McCain is sending out a postcard mailing in South Carolina that is misleading on more than one point.
- It says that "Romney provided taxpayer-funded abortions," a distortion. Romney’s Massachusetts health-care plan faced a court order requiring abortions to be covered.
- It says Romney "refused to endorse Bush Tax Cut Plan," but fails to note that McCain himself voted against it.
- It says, "Hillary tried to spend $1 million for a Woodstock museum" until "John McCain said NO." In fact, McCain wasn’t present for the most important votes on the project.
A copy of the mailer was provided to us by the Mitt Romney campaign at our request, after news accounts about it surfaced over the weekend.
It shows a smiling John McCain promising to "fight for lower taxes" and to "veto every single pork-barrel bill that crosses my desk." Fair enough. Those pledges sound very similar to promises Romney himself has been making. But the mailer goes on to draw a picture of Romney’s record as governor of Massachusetts that is so distorted as to discredit McCain’s claim to be the candidate of "straight talk."
One section says in bold letters: "Romney provided taxpayer-funded abortions." That’s unfair and misleading at best and certainly leaves a false impression. Romney never pushed for taxpayer funding for abortions. The state law he signed provided greatly expanded state-subsidized health insurance for low-income residents, but it left decisions about what should be covered to an independent body, the Commonwealth Connector. It was that body, not Romney, that ruled that abortions would be covered.
In truth, the state had little choice but to cover abortions. The state Supreme Court had ruled in 1980 that the Massachusetts Constitution confers on Massachusetts women an even broader right to abortion than does the U.S. Constitution. It restated in a 1997 decision that the state must pay for medically necessary abortions if it pays for all other medically necessary procedures including services in connection with childbirth.
It is possible to argue (and some have done so) that Romney might have put up a public fight to narrow the abortion coverage had he chosen to do so, or that the Commonwealth Connector decided to cover more than is "medically necessary." But it is simply false for McCain to claim that "Romney provided taxpayer funded abortions" when taxpayers had been ordered by the courts to pay for them long before Romney took office.
The mailer further says that Romney "refused to endorse Bush Tax Cut Plan," and there is more than a grain of truth to that. As we’ve reported before, Romney was quoted in 2003 as telling his state’s congressional delegation that he "won’t be a cheerleader" for cuts that he doesn’t agree with and that he wouldn’t oppose the cuts in public because he "has to keep a solid relationship with the White House."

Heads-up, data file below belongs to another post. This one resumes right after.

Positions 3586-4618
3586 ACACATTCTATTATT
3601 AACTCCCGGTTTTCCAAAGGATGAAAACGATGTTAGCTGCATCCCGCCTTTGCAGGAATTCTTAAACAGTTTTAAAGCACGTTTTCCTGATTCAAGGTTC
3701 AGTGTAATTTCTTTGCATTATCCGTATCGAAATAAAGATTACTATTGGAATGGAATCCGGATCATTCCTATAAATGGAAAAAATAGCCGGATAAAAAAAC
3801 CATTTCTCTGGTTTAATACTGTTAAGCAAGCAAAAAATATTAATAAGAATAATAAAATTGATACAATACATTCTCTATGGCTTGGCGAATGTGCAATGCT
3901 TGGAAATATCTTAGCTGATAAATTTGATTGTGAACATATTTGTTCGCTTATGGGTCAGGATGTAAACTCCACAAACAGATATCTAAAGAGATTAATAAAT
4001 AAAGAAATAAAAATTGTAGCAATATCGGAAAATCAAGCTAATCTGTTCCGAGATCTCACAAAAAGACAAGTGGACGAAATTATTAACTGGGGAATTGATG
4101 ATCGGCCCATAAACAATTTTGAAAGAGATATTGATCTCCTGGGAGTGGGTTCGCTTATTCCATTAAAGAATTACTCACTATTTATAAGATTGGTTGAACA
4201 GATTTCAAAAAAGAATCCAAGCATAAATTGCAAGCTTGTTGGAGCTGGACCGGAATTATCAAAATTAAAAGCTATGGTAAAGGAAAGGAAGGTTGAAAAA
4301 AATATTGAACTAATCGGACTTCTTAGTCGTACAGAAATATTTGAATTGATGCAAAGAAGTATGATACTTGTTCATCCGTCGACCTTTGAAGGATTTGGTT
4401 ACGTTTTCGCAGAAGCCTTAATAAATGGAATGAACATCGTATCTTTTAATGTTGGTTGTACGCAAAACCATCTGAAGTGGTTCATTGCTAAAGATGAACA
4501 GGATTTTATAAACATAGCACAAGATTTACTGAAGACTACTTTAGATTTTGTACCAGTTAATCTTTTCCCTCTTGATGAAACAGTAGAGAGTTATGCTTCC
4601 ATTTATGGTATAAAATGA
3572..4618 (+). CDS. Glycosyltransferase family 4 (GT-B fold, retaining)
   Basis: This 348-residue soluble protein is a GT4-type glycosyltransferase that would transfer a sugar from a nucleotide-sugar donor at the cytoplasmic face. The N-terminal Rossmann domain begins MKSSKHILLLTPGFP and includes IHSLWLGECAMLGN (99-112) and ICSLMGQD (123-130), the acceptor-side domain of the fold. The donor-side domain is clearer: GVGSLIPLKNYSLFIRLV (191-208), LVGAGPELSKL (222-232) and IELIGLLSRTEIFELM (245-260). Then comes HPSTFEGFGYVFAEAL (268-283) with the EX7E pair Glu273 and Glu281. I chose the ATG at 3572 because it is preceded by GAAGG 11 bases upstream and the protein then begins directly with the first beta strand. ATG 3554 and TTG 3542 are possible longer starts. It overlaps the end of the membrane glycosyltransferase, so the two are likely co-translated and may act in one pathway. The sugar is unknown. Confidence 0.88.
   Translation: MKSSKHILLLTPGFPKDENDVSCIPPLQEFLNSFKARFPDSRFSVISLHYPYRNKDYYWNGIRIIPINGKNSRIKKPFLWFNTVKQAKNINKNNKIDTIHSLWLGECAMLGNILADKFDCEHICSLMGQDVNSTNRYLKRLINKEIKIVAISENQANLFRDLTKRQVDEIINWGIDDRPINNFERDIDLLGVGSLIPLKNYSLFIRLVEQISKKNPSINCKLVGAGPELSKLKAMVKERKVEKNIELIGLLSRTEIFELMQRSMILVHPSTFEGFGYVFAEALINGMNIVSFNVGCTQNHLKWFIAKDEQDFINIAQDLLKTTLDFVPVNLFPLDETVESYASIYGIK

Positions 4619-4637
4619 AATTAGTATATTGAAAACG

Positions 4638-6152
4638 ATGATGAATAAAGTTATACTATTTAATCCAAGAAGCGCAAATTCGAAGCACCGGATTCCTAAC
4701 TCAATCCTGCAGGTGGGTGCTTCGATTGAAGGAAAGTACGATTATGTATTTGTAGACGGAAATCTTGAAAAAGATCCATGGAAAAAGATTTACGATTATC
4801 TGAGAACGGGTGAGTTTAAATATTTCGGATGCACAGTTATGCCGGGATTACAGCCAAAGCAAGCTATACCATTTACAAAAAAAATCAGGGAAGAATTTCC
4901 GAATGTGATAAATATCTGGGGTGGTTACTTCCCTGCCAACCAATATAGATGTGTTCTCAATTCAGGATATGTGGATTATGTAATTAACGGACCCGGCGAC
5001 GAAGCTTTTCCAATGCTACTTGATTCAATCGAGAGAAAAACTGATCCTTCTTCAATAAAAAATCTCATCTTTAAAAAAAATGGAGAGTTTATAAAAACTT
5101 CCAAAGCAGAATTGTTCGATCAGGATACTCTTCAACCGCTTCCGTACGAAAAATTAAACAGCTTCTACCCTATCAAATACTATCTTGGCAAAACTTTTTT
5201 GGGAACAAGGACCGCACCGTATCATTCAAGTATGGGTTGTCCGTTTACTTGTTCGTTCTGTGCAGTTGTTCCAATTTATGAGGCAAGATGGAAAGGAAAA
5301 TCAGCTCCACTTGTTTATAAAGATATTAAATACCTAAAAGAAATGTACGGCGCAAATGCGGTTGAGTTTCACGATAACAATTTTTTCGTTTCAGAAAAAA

What makes the McCain mailer misleading is that McCain himself went way beyond quietly refusing to endorse the 2003 tax cut plan. He was one of only three Senate Republicans to vote against it. The day after Bush proposed the cuts he criticized them as too generous to the rich. "It is middle-income Americans that have kept our economy afloat by buying houses and automobiles," McCain said on MSNBC’s "Hardball." "I believe that they deserve the majority of the break, not the higher-income level of Americans."
By attacking Romney for not supporting the 2003 cuts, McCain invites readers to believe that he himself must have supported them, which isn’t true. Furthermore, McCain also voted against Bush’s 2001 tax cuts, before Romney took office as governor.
McCain’s mailer somewhat inflates his role in killing a proposal that would have allotted $1 million to New York state’s Bethel Woods Center for the Arts, the proposed site of a museum celebrating the 1969 Woodstock music festival and its effect on American culture. It was, as the McCain mailing says, supported by Democratic presidential contender Hillary Clinton, as well as other members of the New York delegation. And strictly speaking, it’s true that "John McCain said NO" to the proposal, in that he was one of three who cosponsored a proposed amendment to strip the project out of the appropriations bill.
McCain denied that his mailer constitutes the sort of "negative campaigning" that he has complained about when aimed at him. On the campaign trail in Michigan, he told reporters that he was just responding to earlier attacks by Romney. As quoted by MSNBC, he said:
McCain: It’s not negative campaigning. I think it’s what his record is. … [W]e will point out those matters of record. It’s a tough business. I said it in the debate the other night. It’s a tough business for all the candidates that are running. When millions of dollars are spent attacking us, we are going to have to respond.
Our judgment, however, is that McCain’s "Straight Talk Express" took a wrong turn with this mailer.
–by Brooks Jackson
Planned Parenthood of Massachusetts v. Attorney General, 424 Mass. 586, 677 N.E.2d 101 (1997).
Anthony York, "Republican moderates balk at Bush tax cut; Resistance from McCain, Snowe, Chafee and others could spell trouble for the president’s radical proposal." Salon.com 9 Jan 2003.
U.S. Senate Roll Call Votes 110th Congress – 1st Session, Vote Number 377 18 Oct 2007.
Brian C. Mooney, "Analyst puts increase in fees, taxes at $700m; Governor gives far lower figure," Boston Globe 27 Sep 2006.